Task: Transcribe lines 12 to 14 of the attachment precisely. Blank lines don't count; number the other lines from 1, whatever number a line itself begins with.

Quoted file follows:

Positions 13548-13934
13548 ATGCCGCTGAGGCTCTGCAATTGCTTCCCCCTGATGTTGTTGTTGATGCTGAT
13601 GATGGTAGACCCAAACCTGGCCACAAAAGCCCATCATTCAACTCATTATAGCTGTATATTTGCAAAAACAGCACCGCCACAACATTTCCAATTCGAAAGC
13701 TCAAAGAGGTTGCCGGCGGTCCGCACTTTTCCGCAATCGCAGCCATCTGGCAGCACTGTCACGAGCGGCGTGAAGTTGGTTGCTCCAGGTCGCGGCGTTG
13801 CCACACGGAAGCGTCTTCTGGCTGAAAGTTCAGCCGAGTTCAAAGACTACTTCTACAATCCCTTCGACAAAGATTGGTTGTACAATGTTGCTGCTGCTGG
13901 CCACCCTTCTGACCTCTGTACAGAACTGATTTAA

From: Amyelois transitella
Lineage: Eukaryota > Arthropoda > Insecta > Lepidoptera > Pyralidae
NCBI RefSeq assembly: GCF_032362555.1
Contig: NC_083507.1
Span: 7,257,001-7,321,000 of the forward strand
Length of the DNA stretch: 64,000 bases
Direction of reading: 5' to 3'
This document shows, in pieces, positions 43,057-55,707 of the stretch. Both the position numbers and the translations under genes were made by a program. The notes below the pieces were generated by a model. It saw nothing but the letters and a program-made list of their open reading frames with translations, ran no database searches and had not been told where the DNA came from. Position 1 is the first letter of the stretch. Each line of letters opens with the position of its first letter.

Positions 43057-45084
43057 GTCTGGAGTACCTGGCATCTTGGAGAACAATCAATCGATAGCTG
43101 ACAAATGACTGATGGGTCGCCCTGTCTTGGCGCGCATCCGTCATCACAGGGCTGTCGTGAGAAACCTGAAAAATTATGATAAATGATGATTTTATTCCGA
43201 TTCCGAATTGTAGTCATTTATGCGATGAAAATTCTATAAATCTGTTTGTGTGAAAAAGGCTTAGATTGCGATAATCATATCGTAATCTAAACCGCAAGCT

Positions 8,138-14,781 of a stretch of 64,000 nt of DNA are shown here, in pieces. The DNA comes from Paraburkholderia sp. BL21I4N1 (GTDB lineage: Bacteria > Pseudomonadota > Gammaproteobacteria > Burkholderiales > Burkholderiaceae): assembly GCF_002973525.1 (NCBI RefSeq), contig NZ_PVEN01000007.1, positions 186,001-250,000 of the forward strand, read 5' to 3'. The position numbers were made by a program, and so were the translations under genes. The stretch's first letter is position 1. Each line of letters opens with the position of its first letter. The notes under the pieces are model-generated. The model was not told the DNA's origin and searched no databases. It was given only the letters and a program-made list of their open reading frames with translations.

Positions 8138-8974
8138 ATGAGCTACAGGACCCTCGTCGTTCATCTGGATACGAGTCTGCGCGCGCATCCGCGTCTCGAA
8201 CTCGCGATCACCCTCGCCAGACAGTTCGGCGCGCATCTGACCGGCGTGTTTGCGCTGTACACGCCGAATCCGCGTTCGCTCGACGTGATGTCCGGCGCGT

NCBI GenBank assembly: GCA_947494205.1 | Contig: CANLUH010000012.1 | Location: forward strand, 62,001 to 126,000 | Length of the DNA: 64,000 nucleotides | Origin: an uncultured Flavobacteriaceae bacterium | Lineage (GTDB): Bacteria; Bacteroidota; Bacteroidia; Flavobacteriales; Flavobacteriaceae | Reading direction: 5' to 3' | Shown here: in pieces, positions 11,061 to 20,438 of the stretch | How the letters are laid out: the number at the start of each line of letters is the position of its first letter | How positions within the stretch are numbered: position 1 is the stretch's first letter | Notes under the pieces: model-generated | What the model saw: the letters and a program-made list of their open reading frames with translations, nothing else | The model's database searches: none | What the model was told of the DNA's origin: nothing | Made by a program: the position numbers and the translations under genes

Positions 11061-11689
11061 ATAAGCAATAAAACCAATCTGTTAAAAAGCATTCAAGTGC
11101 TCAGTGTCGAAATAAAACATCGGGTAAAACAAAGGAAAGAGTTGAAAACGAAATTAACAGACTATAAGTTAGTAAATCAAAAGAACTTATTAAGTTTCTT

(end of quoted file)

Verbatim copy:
Length of the DNA stretch: 64,000 bases
Direction of reading: 5' to 3'
This document shows, in pieces, positions 43,057-55,707 of the stretch. Both the position numbers and the translations under genes were made by a program. The notes below the pieces were generated by a model. It saw nothing but the letters and a program-made list of their open reading frames with translations, ran no database searches and had not been told where the DNA came from. Position 1 is the first letter of the stretch. Each line of letters opens with the position of its first letter.